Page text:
Seven new papers describe the first-ever detection of light from a gravitational wave source. The event, caused by two neutron stars colliding and merging together, was dubbed GW170817 because it sent ripples through space-time that reached Earth on 2017 August 17. Around the world, hundreds of excited astronomers mobilized quickly and were able to observe the event using numerous telescopes, providing a wealth of new data.

Previous detections of gravitational waves have all involved the merger of two black holes, a feat that won the 2017 Nobel Prize in Physics earlier this month....

Im Focus: Smart sensors for efficient processes

Material defects in end products can quickly result in failures in many areas of industry, and have a massive impact on the safe use of their products. This is why, in the field of quality assurance, intelligent, nondestructive sensor systems play a key role. They allow testing components and parts in a rapid and cost-efficient manner without destroying the actual product or changing its surface. Experts from the Fraunhofer IZFP in Saarbrücken will be presenting two exhibits at the Blechexpo in Stuttgart from 7–10 November 2017 that allow fast, reliable, and automated characterization of materials and detection of defects (Hall 5, Booth 5306).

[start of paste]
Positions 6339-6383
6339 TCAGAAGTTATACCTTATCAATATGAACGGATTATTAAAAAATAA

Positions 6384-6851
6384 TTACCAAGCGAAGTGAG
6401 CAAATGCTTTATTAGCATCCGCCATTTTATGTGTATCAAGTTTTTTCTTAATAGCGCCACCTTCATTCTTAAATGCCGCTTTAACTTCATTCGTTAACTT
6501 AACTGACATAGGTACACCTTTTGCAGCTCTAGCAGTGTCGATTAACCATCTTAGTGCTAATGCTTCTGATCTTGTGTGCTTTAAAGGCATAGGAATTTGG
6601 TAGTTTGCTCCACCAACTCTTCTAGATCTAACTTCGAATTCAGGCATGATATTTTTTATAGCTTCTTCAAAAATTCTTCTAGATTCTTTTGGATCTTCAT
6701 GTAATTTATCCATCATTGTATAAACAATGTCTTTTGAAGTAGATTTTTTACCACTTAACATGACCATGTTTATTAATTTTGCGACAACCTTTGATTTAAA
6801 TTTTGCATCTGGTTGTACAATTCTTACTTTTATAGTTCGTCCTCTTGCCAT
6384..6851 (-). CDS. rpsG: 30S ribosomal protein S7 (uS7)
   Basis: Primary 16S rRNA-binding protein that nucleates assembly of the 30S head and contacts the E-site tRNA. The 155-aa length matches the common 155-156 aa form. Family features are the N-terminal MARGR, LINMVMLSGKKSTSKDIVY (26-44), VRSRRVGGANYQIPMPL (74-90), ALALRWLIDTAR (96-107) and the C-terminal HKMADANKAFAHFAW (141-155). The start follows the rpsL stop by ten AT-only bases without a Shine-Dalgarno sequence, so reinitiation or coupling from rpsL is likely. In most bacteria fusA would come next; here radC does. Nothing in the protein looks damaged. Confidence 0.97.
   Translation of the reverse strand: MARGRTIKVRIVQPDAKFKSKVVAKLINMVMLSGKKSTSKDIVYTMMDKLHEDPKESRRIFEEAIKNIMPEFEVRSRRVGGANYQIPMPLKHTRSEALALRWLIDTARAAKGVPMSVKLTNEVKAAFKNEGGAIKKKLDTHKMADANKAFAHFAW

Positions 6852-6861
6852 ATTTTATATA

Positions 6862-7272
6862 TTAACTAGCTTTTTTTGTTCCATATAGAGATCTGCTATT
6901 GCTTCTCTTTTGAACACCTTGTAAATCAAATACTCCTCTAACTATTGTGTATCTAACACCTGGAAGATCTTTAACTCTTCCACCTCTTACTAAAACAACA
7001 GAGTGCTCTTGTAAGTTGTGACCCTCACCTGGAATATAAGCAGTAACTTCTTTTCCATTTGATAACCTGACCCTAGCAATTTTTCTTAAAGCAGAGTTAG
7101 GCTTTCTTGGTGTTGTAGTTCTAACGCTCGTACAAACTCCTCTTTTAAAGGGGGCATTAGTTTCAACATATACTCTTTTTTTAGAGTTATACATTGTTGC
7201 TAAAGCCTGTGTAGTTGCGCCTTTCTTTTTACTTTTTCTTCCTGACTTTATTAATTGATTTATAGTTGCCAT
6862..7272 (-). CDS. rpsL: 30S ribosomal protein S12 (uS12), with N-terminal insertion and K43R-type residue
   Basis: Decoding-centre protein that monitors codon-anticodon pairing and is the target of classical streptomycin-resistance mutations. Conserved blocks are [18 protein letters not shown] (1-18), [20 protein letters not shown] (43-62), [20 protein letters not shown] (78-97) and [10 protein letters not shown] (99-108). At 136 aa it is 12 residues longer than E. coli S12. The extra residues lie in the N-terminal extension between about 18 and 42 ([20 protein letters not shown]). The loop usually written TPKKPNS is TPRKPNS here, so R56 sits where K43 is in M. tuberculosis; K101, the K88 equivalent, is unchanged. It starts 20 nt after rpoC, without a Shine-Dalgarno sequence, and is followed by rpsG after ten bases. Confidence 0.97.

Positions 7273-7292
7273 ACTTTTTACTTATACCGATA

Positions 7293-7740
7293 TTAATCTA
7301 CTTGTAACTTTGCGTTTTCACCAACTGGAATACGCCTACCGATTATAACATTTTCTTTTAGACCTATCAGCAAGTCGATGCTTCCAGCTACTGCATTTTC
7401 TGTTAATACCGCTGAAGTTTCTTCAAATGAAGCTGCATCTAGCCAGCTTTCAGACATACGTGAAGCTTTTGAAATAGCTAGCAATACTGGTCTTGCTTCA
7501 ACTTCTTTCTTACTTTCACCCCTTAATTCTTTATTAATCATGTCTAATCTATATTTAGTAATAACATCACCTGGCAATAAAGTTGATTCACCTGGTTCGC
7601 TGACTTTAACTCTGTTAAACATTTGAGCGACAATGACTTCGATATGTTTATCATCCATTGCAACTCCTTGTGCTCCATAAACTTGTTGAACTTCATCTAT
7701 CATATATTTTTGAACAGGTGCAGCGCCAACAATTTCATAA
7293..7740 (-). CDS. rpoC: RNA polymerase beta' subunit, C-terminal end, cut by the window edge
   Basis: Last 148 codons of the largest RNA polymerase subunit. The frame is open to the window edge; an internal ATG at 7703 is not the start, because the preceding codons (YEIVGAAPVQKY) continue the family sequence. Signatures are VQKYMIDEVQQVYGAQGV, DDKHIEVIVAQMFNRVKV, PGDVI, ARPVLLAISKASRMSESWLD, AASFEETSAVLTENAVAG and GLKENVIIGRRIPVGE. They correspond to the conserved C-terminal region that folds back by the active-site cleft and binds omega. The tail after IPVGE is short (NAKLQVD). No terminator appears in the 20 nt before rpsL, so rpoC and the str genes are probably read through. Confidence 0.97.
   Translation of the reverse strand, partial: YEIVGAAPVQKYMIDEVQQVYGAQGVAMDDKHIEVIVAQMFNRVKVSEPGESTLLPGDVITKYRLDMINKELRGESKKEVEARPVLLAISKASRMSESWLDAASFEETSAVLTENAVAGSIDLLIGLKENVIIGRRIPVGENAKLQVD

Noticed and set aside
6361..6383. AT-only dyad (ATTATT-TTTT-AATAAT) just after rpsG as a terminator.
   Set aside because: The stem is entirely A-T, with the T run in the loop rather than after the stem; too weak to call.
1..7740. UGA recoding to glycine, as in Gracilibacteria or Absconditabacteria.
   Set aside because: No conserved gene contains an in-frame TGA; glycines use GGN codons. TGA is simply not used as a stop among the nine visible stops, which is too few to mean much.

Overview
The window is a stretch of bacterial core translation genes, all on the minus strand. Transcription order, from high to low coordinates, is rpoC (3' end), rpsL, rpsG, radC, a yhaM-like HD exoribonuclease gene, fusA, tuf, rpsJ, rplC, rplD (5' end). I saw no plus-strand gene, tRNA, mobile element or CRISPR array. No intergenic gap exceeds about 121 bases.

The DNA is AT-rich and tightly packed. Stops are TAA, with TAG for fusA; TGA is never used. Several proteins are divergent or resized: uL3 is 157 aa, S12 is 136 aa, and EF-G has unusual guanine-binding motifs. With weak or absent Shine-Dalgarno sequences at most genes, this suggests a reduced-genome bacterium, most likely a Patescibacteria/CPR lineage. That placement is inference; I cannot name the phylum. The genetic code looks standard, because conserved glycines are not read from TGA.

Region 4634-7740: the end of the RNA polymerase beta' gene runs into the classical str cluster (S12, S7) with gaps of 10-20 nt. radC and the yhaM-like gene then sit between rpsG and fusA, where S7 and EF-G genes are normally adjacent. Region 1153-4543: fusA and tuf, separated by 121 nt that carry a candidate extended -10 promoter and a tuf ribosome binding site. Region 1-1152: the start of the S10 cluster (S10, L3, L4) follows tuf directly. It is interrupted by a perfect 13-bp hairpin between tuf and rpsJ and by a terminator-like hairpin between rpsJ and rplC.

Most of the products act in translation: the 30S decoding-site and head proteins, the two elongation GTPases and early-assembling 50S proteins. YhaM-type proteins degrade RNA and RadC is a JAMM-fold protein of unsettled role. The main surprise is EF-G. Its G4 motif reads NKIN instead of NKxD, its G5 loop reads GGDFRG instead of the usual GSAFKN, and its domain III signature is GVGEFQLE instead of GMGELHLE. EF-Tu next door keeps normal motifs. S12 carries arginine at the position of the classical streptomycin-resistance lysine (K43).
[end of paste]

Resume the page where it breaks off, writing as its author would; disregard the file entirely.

When quality testing uses time-consuming destructive test methods, it can result in enormous costs due to damaging or destroying the products. And given that...

Im Focus: Cold molecules on collision course

Using a new cooling technique MPQ scientists succeed at observing collisions in a dense beam of cold and slow dipolar molecules.

How do chemical reactions proceed at extremely low temperatures? The answer requires the investigation of molecular samples that are cold, dense, and slow at...

Im Focus: Shrinking the proton again!

Scientists from the Max Planck Institute of Quantum Optics, using high precision laser spectroscopy of atomic hydrogen, confirm the surprisingly small value of the proton radius determined from muonic hydrogen.

It was one of the breakthroughs of the year 2010: Laser spectroscopy of muonic hydrogen resulted in a value for the proton charge radius that was significantly...

All Focus news of the innovation-report >>>

Anzeige

Anzeige

Event News

ASEAN Member States discuss the future role of renewable energy

17.10.2017 | Event News

World Health Summit 2017: International experts set the course for the future of Global Health

10.10.2017 | Event News

Climate Engineering Conference 2017 Opens in Berlin

10.10.2017 | Event News

 
Latest News

Terahertz spectroscopy goes nano

20.10.2017 | Information Technology

Strange but true: Turning a material upside down can sometimes make it softer

20.10.2017 | Materials Sciences

NRL clarifies valley polarization for electronic and optoelectronic technologies

20.10.2017 | Interdisciplinary Research

VideoLinks
B2B-VideoLinks
More VideoLinks >>>